From this simple experiment, Spencer and Raytheon developed the microwave oven. The first microwave oven weighed a hefty 750 pounds and stood five feet, six inches. At first, it was used exclusively in restaurants, railroad cars and ocean liners – places where large quantities of food had to be cooked quickly. But culinary experts quickly noticed the oven’s shortcomings. Meat refused to brown.
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Vacuum cleaner

Vacuum cleaner

Vacuum cleaner

The idea of vacuum cleaner originates from the 19th century.
The first vacuum cleaners had to be operated manually. Two persons were needed for this: one to operate the bellows and the other to move the mouthpiece over the floor. The dust was blown into the air. Only in 1901 Hubert Booth changed the idea into something more useful. Until then the vacuum cleaners blew the dust away, but Booth came up with the idea of sucking away dust, instead of blowing. Furthermore, Booth equipped his cleaner with a filter, which kept the dust in the machine. All modem vacuum cleaners are based on Booth’s principle. In spite of the improvements made by Booth, the older vacuum cleaners were not very practical: they were hand-operated and very big and heavy. Some cleaners were left outside the house, and only the hose was led into the rooms through a window or door. Best known for the vacuum cleaner that bears his name, Jim Kirby’s life goal was to reduce or eliminate drudgery wherever it existed. After watching his mother’s cleaning effort result in the dust settling back onto everything in the house, he developed his concept of a vacuum cleaner.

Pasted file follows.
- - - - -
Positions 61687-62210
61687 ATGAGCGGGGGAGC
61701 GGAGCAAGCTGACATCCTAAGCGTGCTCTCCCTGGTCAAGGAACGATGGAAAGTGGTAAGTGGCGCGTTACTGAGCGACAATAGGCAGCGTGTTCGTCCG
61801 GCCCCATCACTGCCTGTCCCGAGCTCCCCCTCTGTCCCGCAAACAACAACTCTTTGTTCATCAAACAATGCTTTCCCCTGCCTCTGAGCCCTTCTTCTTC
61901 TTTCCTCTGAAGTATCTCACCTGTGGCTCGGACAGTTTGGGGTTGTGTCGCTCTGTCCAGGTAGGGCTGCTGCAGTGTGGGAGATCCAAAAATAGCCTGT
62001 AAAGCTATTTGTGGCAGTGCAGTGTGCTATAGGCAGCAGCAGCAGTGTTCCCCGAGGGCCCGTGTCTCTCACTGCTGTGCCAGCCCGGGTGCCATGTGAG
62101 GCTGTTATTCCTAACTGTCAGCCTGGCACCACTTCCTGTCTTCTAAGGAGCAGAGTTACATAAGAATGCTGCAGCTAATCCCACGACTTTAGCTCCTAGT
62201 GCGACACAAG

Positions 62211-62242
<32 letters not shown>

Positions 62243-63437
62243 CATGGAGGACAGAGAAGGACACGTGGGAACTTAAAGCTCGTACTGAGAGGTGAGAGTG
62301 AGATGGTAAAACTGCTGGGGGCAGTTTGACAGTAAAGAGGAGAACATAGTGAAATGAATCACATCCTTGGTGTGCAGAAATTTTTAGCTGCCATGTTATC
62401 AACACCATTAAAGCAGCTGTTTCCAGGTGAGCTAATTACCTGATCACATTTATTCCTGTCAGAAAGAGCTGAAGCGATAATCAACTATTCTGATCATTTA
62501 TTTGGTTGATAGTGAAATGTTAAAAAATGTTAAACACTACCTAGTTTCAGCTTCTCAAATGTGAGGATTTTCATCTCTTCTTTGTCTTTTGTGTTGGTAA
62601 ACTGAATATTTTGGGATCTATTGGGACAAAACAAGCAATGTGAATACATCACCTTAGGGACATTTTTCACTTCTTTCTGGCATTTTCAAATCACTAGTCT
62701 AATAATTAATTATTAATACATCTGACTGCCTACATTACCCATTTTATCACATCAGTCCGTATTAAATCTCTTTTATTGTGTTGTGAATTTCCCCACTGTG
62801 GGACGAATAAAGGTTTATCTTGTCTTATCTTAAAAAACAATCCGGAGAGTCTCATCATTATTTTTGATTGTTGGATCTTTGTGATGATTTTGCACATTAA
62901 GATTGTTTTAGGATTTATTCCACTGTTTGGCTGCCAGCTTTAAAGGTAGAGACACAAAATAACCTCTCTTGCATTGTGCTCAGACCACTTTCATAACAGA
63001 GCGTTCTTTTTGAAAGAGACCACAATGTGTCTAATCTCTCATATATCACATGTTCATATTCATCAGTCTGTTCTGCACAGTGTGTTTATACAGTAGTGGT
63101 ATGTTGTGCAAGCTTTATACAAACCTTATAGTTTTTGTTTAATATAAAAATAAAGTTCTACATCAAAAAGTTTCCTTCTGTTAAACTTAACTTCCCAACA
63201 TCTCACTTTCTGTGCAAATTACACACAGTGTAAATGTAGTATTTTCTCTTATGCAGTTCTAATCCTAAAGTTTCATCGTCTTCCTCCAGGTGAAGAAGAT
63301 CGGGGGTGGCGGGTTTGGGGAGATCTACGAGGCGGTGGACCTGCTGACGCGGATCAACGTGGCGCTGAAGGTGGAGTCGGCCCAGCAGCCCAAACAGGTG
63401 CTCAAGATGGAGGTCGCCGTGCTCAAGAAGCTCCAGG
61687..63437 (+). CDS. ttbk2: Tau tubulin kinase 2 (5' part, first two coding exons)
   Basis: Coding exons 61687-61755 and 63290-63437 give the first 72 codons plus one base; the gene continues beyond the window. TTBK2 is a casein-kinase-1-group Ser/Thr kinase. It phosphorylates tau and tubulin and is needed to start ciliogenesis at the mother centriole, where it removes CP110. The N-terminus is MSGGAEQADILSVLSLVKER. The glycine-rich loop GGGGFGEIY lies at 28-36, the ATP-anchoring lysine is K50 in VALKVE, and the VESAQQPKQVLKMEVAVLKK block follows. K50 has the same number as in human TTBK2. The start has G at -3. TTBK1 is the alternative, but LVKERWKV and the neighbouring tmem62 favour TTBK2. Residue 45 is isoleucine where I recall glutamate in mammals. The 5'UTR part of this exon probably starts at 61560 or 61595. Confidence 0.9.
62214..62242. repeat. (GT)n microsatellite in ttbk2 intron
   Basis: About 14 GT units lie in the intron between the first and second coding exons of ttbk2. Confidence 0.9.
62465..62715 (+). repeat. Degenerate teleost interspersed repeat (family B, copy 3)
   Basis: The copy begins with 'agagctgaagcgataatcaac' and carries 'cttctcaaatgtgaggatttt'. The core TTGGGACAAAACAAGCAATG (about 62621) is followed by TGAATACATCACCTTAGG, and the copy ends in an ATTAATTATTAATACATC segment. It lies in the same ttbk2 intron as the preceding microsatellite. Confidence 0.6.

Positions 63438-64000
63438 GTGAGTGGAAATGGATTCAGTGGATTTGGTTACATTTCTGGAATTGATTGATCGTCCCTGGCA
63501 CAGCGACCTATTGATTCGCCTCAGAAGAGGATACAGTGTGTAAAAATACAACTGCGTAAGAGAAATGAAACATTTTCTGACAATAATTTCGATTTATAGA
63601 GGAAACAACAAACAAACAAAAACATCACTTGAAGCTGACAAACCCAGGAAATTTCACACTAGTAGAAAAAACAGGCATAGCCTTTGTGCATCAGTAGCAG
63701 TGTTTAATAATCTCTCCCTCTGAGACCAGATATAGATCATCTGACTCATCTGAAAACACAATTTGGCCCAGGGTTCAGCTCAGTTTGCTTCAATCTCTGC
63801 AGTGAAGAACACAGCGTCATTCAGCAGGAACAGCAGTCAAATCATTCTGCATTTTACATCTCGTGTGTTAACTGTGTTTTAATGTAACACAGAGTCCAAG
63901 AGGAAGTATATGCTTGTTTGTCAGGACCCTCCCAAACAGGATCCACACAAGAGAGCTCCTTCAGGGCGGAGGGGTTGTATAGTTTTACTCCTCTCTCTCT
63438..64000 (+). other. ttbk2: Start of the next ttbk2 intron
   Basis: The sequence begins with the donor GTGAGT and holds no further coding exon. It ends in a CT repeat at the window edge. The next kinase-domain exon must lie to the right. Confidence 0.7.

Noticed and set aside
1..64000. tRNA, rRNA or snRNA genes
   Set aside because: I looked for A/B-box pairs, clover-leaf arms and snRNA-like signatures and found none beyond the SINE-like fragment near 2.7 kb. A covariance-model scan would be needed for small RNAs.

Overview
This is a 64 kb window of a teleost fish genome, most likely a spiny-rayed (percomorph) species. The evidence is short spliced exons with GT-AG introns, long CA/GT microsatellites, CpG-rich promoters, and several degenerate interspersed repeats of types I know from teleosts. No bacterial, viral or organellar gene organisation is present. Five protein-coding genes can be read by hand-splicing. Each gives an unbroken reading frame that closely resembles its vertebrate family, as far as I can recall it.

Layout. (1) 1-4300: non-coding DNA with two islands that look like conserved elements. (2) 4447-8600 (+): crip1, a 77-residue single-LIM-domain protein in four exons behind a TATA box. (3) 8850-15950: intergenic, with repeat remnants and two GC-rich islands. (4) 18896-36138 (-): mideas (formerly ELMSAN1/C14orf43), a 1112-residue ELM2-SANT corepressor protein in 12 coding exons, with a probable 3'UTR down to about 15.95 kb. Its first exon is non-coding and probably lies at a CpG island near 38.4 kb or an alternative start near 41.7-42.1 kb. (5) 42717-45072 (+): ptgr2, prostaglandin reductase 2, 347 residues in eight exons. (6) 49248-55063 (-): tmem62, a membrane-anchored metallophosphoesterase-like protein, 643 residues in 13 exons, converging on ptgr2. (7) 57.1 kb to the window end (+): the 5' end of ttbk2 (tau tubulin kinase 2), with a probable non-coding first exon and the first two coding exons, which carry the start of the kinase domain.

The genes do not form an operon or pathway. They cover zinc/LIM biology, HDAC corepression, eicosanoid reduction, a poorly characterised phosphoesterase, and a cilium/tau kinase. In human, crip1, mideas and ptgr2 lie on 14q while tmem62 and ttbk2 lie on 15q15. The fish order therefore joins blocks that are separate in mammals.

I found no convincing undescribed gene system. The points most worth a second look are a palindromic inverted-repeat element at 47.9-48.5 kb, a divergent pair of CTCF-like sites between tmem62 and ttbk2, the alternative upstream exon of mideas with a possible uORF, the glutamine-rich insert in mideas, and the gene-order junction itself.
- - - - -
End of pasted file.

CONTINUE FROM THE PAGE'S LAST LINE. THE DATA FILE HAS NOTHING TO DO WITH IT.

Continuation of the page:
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Television is developed

Television is developed

Television is developed

John Logie Baird (1888-1946) applied for a patent for a mechanical television in 1923.